On Nov. 13, 1942, the light cruiser U.S.S. Juneau (CL-52) steamed into battle off the coast of Guadalcanal, the largest of the steamy, tropical Solomon Islands.
Five brothers named Sullivan were aboard, United States Navy sailors from Waterloo, Iowa, who had enlisted earlier that year to fight in the Second World War. The ship was part of an armada that included the U.S.S. San Francisco, the U.S.S. Helena and the U.S.S. Portland.
Six American warships were lost that day. Among them was the Juneau, which took two hits from Japanese torpedoes before exploding and breaking apart.
Between the ship’s destruction, the harsh elements and intermittent shark attacks, only 10 members of the Juneau’s crew were alive when rescue teams recovered them more than a week later. None of the five Sullivan brothers were among those who lived.
Bill Overstreet was sworn into the Navy that same day, he told members of a planning committee for the U.S.S. Juneau memorial ceremony at an informal meeting Friday. He went on, he added, to serve aboard the Portland, alongside many sailors who told horror stories of the battle for Guadalcanal. Years after that, in the 1970s and early 1980s, he wound up serving as mayor of Juneau, the namesake of the ship that met such a bitter end in that battle.
This Nov. 13 will be the 70th anniversary of the Juneau’s sinking, and Overstreet and others want to give it a grand salute. They discussed their ideas at the committee meeting in the downtown Juneau Public Library, traded stories and talked about ways to expand the memorial for the future.
“It’s a great start with what we have, but it could be so much more,” said Christopher Mertl, whose enthusiasm for the notion was palpable throughout the meeting.
Mertl suggested an ad hoc committee begin meeting after the anniversary to figure out how to improve the memorial as part of a “long-range vision.”
Assemblymember Randy Wanamaker, facilitating the meeting, was in favor of that idea.
“I’m going to be a volunteer for that first ad hoc committee to get the appropriate-size memorial underway,” said Wanamaker, who described his vision of the memorial improvements as being a cooperative effort between the City and Borough of Juneau and some sort of a private foundation.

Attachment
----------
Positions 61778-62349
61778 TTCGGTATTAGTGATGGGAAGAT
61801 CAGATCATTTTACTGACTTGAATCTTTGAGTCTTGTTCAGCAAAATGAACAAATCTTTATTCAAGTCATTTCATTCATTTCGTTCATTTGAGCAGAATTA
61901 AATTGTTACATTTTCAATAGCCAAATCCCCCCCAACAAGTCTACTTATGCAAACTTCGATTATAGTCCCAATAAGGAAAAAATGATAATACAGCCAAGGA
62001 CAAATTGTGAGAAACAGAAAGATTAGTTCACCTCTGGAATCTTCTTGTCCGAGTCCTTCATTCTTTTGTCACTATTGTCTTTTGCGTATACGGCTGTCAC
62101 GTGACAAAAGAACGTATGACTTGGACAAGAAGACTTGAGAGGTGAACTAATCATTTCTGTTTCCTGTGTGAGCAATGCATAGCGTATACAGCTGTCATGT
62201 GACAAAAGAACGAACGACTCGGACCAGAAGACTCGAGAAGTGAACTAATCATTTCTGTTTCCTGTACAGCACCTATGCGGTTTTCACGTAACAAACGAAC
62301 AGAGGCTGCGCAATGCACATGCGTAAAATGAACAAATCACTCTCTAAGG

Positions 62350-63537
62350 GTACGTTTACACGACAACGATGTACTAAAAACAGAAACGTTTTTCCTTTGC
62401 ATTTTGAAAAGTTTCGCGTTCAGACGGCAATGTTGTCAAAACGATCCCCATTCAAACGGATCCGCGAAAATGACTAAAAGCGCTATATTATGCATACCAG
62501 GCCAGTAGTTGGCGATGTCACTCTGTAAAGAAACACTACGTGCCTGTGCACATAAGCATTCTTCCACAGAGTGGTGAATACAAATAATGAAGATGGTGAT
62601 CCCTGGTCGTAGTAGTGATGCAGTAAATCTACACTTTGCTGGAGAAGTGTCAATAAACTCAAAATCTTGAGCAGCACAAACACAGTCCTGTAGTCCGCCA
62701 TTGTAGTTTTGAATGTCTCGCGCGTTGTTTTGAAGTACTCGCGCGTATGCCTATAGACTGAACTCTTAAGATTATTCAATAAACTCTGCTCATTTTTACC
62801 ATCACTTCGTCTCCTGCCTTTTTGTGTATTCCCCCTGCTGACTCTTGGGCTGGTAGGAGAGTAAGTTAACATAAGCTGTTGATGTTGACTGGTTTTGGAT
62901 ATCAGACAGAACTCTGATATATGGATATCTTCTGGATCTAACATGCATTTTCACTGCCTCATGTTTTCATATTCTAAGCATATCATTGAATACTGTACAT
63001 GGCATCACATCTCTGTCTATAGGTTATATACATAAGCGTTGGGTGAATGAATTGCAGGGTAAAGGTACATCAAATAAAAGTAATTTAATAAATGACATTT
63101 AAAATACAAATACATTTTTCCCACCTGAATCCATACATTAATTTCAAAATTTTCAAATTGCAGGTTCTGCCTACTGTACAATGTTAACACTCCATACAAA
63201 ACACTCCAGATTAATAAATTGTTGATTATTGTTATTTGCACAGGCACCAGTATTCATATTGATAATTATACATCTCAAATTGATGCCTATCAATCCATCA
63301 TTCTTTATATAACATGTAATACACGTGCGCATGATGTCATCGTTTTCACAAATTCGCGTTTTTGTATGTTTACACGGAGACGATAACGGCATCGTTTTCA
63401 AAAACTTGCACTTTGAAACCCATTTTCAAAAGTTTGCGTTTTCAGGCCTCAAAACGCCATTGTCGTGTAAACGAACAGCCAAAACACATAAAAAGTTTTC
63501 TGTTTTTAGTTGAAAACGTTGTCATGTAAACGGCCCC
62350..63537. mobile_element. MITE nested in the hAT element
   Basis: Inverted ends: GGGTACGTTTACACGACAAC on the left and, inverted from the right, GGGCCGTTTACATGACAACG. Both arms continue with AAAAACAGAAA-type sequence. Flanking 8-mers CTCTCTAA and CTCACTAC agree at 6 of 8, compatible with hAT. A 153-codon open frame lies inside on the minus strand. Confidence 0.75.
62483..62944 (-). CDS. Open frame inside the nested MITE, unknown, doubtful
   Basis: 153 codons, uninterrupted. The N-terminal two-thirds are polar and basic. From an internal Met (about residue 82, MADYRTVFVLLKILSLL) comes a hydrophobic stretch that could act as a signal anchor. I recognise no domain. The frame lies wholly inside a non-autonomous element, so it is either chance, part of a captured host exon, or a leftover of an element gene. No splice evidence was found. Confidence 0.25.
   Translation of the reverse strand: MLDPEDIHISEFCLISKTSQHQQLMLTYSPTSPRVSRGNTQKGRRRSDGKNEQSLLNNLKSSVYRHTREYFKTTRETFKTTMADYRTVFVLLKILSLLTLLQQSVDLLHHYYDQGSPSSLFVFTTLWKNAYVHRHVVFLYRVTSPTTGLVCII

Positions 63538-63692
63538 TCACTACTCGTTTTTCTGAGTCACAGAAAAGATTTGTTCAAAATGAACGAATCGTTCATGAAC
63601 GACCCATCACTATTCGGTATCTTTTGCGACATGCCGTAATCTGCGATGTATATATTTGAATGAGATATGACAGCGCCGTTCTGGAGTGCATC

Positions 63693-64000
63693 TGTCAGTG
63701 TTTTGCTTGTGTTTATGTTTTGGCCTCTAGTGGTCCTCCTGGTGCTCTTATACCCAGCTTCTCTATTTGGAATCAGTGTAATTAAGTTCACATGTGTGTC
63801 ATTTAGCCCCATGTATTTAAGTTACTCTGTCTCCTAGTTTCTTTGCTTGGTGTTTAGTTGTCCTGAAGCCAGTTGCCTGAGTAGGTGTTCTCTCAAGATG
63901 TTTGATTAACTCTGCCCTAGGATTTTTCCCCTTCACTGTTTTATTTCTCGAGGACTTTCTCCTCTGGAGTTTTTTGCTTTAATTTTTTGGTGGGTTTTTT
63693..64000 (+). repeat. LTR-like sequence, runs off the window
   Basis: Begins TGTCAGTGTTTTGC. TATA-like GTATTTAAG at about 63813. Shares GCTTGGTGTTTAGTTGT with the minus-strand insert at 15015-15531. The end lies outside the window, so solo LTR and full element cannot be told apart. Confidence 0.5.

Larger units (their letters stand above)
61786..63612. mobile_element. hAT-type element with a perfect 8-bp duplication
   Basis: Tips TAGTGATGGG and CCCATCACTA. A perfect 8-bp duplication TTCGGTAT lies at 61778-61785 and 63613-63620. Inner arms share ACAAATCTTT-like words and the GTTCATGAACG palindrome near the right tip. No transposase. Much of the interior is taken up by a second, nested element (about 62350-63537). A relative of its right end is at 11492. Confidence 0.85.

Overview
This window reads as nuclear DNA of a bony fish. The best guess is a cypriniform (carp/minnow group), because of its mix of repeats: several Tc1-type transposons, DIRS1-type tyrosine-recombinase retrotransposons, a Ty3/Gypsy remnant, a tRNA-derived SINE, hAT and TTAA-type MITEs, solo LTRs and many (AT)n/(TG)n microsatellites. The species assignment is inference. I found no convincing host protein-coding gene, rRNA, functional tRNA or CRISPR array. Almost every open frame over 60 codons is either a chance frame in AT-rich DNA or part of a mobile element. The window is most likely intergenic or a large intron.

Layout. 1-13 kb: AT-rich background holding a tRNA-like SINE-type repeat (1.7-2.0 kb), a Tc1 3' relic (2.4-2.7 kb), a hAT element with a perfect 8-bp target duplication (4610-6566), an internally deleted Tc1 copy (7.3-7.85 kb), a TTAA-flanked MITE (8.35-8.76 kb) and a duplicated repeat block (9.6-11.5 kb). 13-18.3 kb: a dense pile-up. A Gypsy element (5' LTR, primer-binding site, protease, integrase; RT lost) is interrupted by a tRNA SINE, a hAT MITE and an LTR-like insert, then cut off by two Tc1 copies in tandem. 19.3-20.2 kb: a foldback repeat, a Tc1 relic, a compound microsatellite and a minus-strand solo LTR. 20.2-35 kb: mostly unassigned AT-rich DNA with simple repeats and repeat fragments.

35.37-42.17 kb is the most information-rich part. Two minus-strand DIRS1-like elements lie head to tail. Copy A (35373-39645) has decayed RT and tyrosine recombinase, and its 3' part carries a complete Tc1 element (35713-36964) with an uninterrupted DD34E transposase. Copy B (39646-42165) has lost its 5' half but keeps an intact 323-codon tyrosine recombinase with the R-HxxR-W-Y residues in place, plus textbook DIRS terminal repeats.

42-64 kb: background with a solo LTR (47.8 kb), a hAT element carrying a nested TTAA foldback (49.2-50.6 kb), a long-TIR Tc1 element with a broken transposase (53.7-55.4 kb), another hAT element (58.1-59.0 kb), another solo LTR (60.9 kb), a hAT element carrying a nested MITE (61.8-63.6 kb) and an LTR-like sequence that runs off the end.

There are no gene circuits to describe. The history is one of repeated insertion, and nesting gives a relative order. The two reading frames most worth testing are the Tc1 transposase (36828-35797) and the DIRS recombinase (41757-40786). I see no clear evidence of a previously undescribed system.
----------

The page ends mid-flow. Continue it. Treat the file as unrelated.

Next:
For Overstreet’s part, he said of the memorial, “I always thought it was a nice little marker, but I’m very pleased that someone wants to make a bigger deal of it.”
For the anniversary itself, Overstreet presented attendees with stapled copies of the late U.S.S. Juneau officer Lester Zook’s declassified first-hand report on the ship’s demise, which the University of Alaska Southeast’s interim Egan Library Director Elise Tomlinson said she could have bound.
Meeting participants also discussed the idea of displaying artifacts related to the Juneau, drawing upon resources including the Juneau-Douglas City Museum, the Alaska State Museum, the Juneau Public Libraries, the American Legion and others, potentially even Waterloo’s Grout Museum District.
“There’s probably a lot of stuff scattered around the community that no one knows about, in attics and boxes or on people’s walls,” Mertl said. To complement the memorial service on the actual anniversary of the event, he added, “I would set up a month-long exhibit in the City Museum.”
Port Director Carl Uchytil proposed using the new downtown Visitor’s Center “as a potential spot for displays,” such as of models of the Juneau and other ships that participated in the Naval Battle of Guadalcanal.
Wanamaker responded, “That’s a good idea. The Visitor’s Center’s a great place to display a model of the Juneau.”
Hearkening back to the ideas expressed by Mertl, Wanamaker and Overstreet of reaching out to the community for the memorial and event, Tomlinson suggesting using fliers, social media and the newspaper as ”different ways of getting that out as a call for your stories or your memorabilia or whatever you might have.” She said she could create a Facebook page for the U.S.S. Juneau as a way of attracting interest and gathering material.
A chaplain’s prayer, music and wreath-laying at the memorial are also planned for the memorial ceremony on Nov. 13.
Docks and Harbors is keeping the memorial in storage for now, but Uchytil said it will be back outside by the day of the anniversary.
“The plan right now is to put it in what we call the ‘bump out’ along the seawalk between Franklin Dock and the Taku Dock,” said Uchytil. “That’s the plan that we’re proceeding with to reinstall the flagpole and these three brass plaques, and we will have that in place by the 13th.”
In response to the discussion between Mertl and Wanamaker at the meeting about improving the memorial after the anniversary, Uchytil remarked, “Maybe it’s best to call it the temporary flagpole memorial, you know. That might give it some legs, too, the idea that the permanent memorial is something (else).”
Friday’s meeting was the second for the informal planning committee. Another meeting was held Thursday evening at the Mendenhall Valley Public Library.
• Contact reporter Mark D. Miller at 523-2279 or at email@example.com.